Province allowed convicted sexual predator to live with kids

The Manitoba government admits to allowing a convicted child abuser to live with two minors — one of whom was a previous victim — but denies knowing he resumed the abuse for years, court documents say.

Lawsuit launched by siblings accuses Child and Family Services of failing to prevent abuse

The Manitoba government has filed a response to a civil case launched by a sister and her half-brother who allege Child and Family Services and support workers failed to protect them from a convicted child abuser. (CBC)

The Manitoba government admits to allowing a convicted child abuser to live with two minors — one of whom was a previous victim — but denies knowing he resumed the abuse for years, court documents say.

A statement of defence was filed Aug. 18 by Manitoba Justice on behalf of Winnipeg Child and Family Services, the director of Child and Family Services and the government of Manitoba in response to the lawsuit launched last year by the two victims.

The girl, represented by the Public Guardian and Trustee because of her young age, and her half-brother are suing their abuser (their father and stepfather respectively), Winnipeg CFS, the province and support workers.

They say authorities were reckless and negligent when they allowed the children to live under same roof as a man who was previously convicted of sexually abusing the boy, who was his stepson.

CBC is not identifying anyone by name or initials to protect the identity of the victims.

The Manitoba government denies any wrongdoing.

"Winnipeg CFS took all reasonable and appropriate steps to minimize the risk of any further sexual assaults," the province says.

Safety planning, therapy provided to family

The process of reuniting the girl and her older half-brother with their respective father and stepfather began in 2002, the same year he was convicted of abusing the boy and began serving a two-year conditional sentence.

The mother, who has a disability related to chronic rheumatoid arthritis, expressed a desire to reunite with him despite his conviction for abusing her son, the government's court documents state.

Winnipeg CFS knew about the man's prior conviction for sexual interference yet began the process of reuniting the family, which included "risk assessment, case planning, counselling, individual and family therapy, safety planning and in-home support services."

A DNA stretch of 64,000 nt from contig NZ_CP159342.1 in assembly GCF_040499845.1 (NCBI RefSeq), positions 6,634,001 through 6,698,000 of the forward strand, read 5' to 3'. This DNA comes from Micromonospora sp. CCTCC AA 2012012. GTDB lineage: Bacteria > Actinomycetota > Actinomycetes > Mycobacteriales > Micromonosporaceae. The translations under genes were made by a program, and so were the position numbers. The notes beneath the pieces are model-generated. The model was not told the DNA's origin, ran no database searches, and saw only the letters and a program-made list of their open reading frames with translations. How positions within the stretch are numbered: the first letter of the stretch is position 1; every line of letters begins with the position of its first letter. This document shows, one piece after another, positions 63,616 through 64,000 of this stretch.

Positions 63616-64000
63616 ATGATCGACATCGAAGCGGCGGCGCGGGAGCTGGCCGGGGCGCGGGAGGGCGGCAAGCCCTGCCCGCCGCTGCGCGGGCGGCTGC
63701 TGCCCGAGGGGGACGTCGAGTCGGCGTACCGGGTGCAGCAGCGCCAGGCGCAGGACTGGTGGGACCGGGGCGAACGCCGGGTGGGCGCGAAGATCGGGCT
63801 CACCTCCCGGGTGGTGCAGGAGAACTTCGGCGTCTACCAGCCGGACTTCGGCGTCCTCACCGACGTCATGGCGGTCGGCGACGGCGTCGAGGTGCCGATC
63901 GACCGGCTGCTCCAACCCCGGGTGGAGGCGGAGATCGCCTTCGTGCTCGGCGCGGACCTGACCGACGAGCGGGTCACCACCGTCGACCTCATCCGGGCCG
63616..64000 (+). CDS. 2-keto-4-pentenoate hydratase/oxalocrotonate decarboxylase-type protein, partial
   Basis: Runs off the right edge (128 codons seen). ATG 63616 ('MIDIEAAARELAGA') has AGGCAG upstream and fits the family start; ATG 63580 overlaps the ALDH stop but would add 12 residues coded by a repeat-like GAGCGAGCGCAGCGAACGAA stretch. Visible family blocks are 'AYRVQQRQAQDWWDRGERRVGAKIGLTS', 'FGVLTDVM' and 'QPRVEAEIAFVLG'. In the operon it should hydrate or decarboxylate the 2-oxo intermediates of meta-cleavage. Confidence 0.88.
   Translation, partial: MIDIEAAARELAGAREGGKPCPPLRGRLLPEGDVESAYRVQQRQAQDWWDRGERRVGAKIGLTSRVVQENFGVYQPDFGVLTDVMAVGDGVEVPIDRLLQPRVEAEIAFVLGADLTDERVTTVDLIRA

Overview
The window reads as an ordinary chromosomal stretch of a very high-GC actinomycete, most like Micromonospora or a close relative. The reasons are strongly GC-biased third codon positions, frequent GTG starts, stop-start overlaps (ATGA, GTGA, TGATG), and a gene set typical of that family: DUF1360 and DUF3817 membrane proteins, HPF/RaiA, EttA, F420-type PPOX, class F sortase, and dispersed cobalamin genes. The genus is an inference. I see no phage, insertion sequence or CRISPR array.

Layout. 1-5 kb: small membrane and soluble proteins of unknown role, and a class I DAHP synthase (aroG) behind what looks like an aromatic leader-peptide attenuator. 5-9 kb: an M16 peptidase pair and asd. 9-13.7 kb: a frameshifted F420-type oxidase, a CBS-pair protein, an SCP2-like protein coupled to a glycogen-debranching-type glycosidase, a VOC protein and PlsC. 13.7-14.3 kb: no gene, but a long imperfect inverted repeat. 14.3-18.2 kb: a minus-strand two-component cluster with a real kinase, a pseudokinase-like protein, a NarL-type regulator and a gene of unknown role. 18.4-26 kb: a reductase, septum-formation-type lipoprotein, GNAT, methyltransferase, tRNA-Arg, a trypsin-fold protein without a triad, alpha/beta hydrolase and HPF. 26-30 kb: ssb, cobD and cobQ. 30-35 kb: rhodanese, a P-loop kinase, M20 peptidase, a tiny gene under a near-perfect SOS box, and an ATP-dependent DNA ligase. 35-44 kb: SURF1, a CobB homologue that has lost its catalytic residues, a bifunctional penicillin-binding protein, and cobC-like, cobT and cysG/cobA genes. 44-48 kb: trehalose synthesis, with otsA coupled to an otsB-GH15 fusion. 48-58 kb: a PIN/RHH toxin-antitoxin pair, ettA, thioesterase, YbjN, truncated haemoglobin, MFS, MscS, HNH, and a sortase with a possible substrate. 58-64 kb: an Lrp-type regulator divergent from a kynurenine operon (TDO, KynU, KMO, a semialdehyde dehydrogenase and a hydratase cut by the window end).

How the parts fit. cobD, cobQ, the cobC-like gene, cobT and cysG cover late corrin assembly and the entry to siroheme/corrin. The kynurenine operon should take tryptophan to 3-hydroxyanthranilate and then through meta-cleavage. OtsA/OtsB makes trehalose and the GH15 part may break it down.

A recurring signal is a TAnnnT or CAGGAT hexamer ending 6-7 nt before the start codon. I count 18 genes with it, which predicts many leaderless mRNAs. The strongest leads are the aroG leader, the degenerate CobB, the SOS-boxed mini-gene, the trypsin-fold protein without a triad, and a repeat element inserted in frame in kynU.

The first visits were supervised by CFS staff but progressed to unsupervised visits and overnight stays.

In 2006, Winnipeg Child and Family Services closed the family's file. The father got custody of his daughter in 2011.

"It was determined that there were no longer any child protection concerns," the government's defence documents say.

Details about the abuse the siblings say they experienced are disturbing.

The first instances of sexual abuse involving the boy happened between 1999 and 2000 and then continued from 2002 to 2005. It included fondling, forcing him to perform oral sex and attempting to rape him, court documents say.

After the man gained sole custody of his daughter, he began to sexually assault her in her home from January 2012 to April 2013, the statement of claim states. The assaults included rape and taking photos of the abuse. She was around 10 years old at the time.

Her father was later arrested and pleaded guilty to sexual interference on both children and making child pornography. The man is currently serving a sentence at Stony Mountain.

'Consistent with the standard expected'

The siblings say CFS and all other parties named in the lawsuit "ought to have known" they could be harmed by the man given his record. They say authorities failed carry out sufficient risk assessments and prioritize their interests over the father's.

The government denies the accusations.

"These defendants state that all services provided by the social workers were appropriate and consistent with the standard expected of a reasonable social worker placed in those particular circumstances."

Manitoba also denies CFS had an extensive history with the two children. 

The sister and half-brother are suing for punitive and aggravated damages to cover a range of injuries — both physical and mental — that have impacted their education and employment.

A Justice Department spokesperson said there is no court date scheduled at this time.


Laura Glowacki is a reporter based in Ottawa. Previously, she worked as a reporter in Winnipeg and as an associate producer for CBC's Metro Morning in Toronto. Find her on Twitter @glowackiCBC and reach her by email at